SCHOOL OFFICES
State Superintendent of Public Instruction: Tony Thurmond

Tuesday, April 17, 2018

No Big Surprises: Deportation Law Triggered by Criminal Convictions Declared Vague

Today, the Supreme Court decided Sessions v. Dimaya, in which the respondent appealed his deportation. It is an interesting decision both legally and politically.

The Immigration and Nationality Act (INA) renders deportable any alien convicted of an “aggravated felony” after entering the United States. The definition of "aggravated felony" includes several enumerated crimes, and also a residual definition of a "crime of violence", which reads as follows:

“(a) an offense that has as an element the use, attempted use, or threatened use of physical force
against the person or property of another, or
“(b) any other offense that is a felony and that, by its nature, involves a substantial risk that physical force against the person or property of another may be used in the course of committing the offense.”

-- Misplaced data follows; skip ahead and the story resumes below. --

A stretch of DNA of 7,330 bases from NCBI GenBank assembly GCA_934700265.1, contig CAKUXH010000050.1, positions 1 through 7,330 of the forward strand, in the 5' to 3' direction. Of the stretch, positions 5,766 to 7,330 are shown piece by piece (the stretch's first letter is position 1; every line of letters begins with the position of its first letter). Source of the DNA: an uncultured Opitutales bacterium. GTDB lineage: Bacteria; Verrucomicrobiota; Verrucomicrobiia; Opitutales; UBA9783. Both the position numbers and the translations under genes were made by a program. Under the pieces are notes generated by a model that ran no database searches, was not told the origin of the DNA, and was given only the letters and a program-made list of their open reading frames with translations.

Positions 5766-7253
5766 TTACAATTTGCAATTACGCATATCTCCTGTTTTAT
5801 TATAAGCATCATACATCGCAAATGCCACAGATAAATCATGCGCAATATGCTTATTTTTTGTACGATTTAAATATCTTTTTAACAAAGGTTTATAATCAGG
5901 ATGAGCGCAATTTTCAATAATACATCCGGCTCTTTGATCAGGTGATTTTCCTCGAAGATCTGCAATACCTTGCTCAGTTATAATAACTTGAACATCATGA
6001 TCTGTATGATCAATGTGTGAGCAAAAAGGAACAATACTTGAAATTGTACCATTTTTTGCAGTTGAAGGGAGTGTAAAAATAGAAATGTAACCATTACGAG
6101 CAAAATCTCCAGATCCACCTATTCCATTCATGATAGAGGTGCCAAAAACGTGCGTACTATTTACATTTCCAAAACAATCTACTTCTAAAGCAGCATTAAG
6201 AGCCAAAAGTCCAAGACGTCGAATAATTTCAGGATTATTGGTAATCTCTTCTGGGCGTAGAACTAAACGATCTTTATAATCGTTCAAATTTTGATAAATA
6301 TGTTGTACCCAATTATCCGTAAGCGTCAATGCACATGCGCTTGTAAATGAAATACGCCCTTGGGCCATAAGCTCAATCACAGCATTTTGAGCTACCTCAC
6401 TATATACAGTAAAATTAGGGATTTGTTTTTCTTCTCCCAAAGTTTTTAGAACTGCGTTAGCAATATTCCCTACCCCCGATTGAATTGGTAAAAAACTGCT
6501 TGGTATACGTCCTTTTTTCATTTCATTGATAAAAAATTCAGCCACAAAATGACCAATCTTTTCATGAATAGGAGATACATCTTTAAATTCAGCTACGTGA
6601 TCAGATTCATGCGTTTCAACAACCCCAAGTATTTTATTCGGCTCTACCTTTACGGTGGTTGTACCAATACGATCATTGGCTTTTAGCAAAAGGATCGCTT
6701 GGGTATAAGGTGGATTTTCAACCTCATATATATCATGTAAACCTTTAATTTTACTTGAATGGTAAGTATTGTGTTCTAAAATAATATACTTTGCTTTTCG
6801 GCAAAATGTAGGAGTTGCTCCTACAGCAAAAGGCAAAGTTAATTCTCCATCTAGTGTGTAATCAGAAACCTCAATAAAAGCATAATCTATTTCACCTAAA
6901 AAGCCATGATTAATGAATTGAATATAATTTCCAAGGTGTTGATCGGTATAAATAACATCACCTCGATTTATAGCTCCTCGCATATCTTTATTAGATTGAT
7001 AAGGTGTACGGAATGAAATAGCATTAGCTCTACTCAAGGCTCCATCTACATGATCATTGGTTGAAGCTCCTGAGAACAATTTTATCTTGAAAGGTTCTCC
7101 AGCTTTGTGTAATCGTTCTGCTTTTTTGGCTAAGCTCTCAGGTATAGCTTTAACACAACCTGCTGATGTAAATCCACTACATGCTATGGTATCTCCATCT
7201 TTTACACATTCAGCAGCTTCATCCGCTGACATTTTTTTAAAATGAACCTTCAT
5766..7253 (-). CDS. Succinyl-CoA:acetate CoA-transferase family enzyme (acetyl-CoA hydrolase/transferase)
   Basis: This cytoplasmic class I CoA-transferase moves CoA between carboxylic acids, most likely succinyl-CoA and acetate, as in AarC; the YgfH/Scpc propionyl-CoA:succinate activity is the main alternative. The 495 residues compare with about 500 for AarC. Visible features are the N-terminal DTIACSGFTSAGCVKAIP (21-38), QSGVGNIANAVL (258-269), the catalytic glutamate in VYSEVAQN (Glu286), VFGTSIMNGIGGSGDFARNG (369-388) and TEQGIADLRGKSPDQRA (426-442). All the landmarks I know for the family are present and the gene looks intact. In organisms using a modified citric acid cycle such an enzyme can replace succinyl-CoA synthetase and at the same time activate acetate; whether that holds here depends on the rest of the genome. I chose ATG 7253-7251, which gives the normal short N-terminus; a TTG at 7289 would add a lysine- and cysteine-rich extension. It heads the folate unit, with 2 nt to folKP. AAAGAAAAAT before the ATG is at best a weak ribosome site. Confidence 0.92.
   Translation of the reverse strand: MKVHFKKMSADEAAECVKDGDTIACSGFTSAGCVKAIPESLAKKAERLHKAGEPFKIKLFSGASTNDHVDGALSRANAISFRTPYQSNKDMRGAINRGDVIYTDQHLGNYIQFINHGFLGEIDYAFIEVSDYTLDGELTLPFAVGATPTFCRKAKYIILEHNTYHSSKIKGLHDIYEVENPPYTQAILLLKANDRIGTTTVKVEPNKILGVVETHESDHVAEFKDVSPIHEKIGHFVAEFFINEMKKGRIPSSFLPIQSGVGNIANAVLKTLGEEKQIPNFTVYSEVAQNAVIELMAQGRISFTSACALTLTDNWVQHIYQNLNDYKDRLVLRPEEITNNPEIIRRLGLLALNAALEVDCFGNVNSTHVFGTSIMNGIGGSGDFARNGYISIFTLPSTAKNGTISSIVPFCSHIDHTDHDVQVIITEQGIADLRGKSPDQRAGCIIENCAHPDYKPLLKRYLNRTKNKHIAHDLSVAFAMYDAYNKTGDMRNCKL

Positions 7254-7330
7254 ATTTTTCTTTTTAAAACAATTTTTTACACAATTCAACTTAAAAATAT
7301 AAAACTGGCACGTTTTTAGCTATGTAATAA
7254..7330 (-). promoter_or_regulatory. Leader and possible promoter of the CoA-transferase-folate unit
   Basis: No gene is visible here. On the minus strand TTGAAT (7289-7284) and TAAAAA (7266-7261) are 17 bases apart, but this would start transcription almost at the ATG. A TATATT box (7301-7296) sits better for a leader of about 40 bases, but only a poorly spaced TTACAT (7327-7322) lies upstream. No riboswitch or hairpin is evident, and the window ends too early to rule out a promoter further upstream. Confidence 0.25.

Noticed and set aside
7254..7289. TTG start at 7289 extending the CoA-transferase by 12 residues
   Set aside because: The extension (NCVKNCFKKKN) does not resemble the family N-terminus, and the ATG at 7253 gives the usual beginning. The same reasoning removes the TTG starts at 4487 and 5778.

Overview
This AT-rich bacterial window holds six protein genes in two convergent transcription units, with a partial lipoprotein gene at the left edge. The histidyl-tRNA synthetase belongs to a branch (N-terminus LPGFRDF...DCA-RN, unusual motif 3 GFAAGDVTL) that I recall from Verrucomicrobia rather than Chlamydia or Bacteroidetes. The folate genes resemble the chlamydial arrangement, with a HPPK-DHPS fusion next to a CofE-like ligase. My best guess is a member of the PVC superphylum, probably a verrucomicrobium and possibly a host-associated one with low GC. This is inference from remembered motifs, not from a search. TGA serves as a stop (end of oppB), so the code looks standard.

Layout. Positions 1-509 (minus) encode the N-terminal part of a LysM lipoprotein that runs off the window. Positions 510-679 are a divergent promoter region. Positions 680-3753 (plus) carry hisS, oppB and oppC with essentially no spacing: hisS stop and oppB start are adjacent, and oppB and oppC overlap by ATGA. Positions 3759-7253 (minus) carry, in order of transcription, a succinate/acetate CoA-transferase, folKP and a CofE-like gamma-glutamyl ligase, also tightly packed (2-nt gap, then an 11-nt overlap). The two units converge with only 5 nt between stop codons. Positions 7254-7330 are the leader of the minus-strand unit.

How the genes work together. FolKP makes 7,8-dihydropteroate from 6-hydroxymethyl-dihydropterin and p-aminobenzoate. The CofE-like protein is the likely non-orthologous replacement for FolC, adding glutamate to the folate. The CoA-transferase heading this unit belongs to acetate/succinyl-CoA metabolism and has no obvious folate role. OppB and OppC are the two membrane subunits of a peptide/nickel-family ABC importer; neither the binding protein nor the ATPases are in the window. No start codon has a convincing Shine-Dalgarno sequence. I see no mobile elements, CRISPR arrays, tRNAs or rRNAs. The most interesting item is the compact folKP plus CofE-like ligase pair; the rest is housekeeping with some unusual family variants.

Dimaya, a documented immigrant from the Philippines, had two convictions for burglary, neither of which involved violence. Nonetheless, immigration authorities found that the convictions satisfied the "aggravated felony" residual clause, and therefore triggered automatic deportation.

Today, SCOTUS struck down the definition as unconstitutionally vague. Justice Kagan, reminding us that the court applies "the most exacting vagueness standard. . . in removal cases", relied on Johnson v. United States to argue that the law in its current form does not provide sufficient warning about deportation consequences of criminal convictions.